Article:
It mystifying, tedious, and no one really wants to talk about it. If you’re struggling to navigate the complex paperwork involved with the Medicare program, you’re definitely not alone. One in five Medicare beneficiaries describes Medicare as confusing, according to the United Healthcare Medicare Made Clear Index.
Medicare is the federal health insurance program for people who are 65 or older, certain younger people with disabilities, and people with End-Stage Renal Disease. There are numerous aspects to the program and steps that must be taken to avoid penalties or gaps in care. Every year the complexity of Medicare is highlighted when seniors choose their Medicare plans for the following year.
Often adult children are left with learning the ins and outs of Medicare on their parent’s behalf or spouses are left with a ton of paperwork and difficult decisions. When your loved one is having a hard time managing finances and the mailbox is a steady stream of medical bills or notices from Medicare, the task can be overwhelming. You find yourself scouring Medicare summary of benefits notices for unexpected charges and acting as an advocate for your parent or spouse. There are many factors to consider when choosing the Medicare plan that’s right for you, your spouse, or parent. If your parents take expensive medications make sure the plan continues to cover their drugs in the new plan year. Get a list of your parents’ or spouses’ medications, and go to the Medicare.gov/find-a-plan tool to estimate the out-of-pocket costs for their medications under each plan available in their area. This is especially important for cancer patients who take more expensive drugs.
Two recent trends among Part D and Medicare Advantage plans are to shift drugs to more-expensive pricing tiers and make patients jump through hoops before certain medications will be covered—for example, by requiring step therapy which means they must try cheaper drugs first or preauthorization that requires their doctor to prove their need for that particular drug. Many plans are switching from fixed co-payments to coinsurance, which is based on a percentage of the drug’s cost. If a parent takes expensive cancer-treatment drugs, for example, the out-ofpocket costs could rise exponentially.
If your parents have a Medicare Advantage plan, make sure their key doctors, like their primary-care doctor (PCP) and their oncologist, for instance, will be in the plan’s network the following year. Don’t assume that doctors remain in the plan from year to year. Ask the plan about specific providers, and look carefully at the Annual Notice of Change, which Part D and Medicare Advantage plans are required to send in September. The notice alerts participants to plan changes for the next year.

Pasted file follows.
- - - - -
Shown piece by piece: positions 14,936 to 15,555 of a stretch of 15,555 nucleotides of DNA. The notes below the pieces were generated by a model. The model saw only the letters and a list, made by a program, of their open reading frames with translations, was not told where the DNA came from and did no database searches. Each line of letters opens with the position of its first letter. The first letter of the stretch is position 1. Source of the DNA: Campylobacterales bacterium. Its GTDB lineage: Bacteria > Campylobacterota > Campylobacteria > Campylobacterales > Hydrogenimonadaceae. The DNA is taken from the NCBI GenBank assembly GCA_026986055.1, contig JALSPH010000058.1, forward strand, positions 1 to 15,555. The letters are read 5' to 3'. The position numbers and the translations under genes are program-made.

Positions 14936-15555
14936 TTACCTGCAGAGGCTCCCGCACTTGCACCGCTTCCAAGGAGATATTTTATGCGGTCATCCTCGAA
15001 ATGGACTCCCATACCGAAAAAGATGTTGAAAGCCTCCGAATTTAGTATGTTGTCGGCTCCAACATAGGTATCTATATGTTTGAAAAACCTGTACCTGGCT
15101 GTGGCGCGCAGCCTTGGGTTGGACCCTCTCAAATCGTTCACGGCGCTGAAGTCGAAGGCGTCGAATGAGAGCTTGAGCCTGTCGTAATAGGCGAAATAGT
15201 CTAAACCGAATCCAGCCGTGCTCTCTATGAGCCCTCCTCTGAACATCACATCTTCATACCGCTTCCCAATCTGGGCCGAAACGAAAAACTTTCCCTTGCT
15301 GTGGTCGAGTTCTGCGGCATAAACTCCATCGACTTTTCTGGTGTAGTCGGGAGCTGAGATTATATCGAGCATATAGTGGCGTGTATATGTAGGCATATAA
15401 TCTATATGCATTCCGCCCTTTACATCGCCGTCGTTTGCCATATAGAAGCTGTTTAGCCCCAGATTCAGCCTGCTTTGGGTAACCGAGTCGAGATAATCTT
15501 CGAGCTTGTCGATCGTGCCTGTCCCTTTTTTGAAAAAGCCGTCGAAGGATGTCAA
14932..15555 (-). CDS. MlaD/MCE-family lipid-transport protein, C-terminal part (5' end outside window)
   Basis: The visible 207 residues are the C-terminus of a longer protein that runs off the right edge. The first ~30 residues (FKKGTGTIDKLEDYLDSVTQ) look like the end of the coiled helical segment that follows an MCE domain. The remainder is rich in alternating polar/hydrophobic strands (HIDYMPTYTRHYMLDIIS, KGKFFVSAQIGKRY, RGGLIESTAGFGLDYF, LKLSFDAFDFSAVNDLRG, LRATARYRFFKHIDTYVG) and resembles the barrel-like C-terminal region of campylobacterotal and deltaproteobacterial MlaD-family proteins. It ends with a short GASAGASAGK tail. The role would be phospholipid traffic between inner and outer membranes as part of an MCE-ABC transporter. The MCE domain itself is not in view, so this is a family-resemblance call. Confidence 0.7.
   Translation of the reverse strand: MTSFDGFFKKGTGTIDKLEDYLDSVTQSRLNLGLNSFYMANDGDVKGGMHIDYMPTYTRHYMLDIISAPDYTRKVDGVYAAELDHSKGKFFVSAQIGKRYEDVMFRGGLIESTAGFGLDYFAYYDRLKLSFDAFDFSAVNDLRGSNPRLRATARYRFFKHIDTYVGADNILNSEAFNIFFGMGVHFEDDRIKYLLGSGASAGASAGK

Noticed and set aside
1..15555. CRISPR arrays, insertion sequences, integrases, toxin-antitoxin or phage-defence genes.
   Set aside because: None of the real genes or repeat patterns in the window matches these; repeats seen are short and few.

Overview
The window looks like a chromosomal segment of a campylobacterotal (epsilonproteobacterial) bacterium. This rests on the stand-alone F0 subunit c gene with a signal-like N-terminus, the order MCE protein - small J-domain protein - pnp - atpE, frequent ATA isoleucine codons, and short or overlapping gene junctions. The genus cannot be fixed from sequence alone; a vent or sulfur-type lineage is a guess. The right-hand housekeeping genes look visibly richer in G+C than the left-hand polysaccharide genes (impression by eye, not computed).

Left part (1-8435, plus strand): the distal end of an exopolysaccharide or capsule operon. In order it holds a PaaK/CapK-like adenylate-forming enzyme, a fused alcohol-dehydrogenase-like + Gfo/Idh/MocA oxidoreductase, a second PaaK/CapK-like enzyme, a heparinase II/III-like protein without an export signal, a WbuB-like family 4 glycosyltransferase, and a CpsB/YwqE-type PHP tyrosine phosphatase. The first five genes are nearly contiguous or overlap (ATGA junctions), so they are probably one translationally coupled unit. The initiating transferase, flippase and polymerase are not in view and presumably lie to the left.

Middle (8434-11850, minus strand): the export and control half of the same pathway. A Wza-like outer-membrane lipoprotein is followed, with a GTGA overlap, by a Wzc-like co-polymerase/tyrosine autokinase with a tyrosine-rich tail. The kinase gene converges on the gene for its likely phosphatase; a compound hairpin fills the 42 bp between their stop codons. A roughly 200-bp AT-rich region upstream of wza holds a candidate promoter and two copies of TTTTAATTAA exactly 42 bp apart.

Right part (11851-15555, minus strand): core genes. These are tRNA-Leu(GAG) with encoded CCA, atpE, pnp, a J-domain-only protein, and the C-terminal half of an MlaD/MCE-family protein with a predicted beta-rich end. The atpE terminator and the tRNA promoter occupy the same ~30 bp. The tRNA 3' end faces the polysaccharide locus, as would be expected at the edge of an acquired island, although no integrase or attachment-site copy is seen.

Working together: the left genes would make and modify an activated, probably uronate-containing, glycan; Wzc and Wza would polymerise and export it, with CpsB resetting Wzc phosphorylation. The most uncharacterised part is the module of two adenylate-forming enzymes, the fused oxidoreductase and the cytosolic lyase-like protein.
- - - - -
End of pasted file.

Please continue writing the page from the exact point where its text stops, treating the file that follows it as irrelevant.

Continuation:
Also, see how a Medicare Advantage plan handles coverage for out-of-network providers. Some plans charge a higher co-payment if you go out of network, but others make you pay the entire cost yourself. Especially for cancer patients who are looking for special treatments, having the flexibility to go out of network can be important to finding the right treatment or simply extending quality of life. They might only get out-of-network coverage if they can prove that it’s an emergency or that no doctor in the network can provide that type of treatment.
THERE ARE MANY THINGS YOU CAN DO TO HELP YOUR SPOUSE OR PARENT INCLUDING:
1. ORGANIZE THE PAPERWORK Keep track of key documents will help you determine what your parents owe and don’t owe. It can make a huge difference if you need to appeal a charge. If you’re helping with your parents’ finances, gather all the paperwork your parents bring home from doctors’ visits and that arrives in the mail. Set aside a place for healthcare-related statements. Organize all of the statements by the date of service before paying any bills. When matching bills to the summary notice you receive, look for unexpected charges. Organizing the paperwork by date makes it easy to see if there was double billing or inaccurate coding.
2. ASK QUESTIONS UPFRONT Doctors must give patients a notice (called an “advance beneficiary notice of noncoverage”) with traditional Medicare if they believe a procedure won’t be covered. These notices are not an official denial, but they give patients a heads-up that a claim will probably be denied. Patients are asked to sign the notice before care is provided. You and your parents need to be on the lookout for these notices and ask questions before signing. The patient can still choose to have the service submitted to Medicare anyway, preserving the right to appeal if they sign the notice. However, it’s much easier to work with your doctor to fix coding issues and answer questions than to go through a formal appeals process.
3. WHERE TO FIND HELP Organizations like the local Area Agency on Aging or representatives at non-profit organizations like The Jewish Home can arrange long-term care and often help navigate insurance or provide referrals to resources within the community that you might not know about. “The health care system is constantly evolving. It’s important to understand your health care choices and to be your own advocate in the ever-changing health care system,” Brittany Elko from the Jewish Home says. Todd Kelleher at the Jewish Home happily assists seniors, spouses, and adult children in navigating the healthcare continuum. You can contact Todd at 570-344-6177 ext. 1151 or email him at email@example.com questions about healthcare, short-term rehab- and long-term care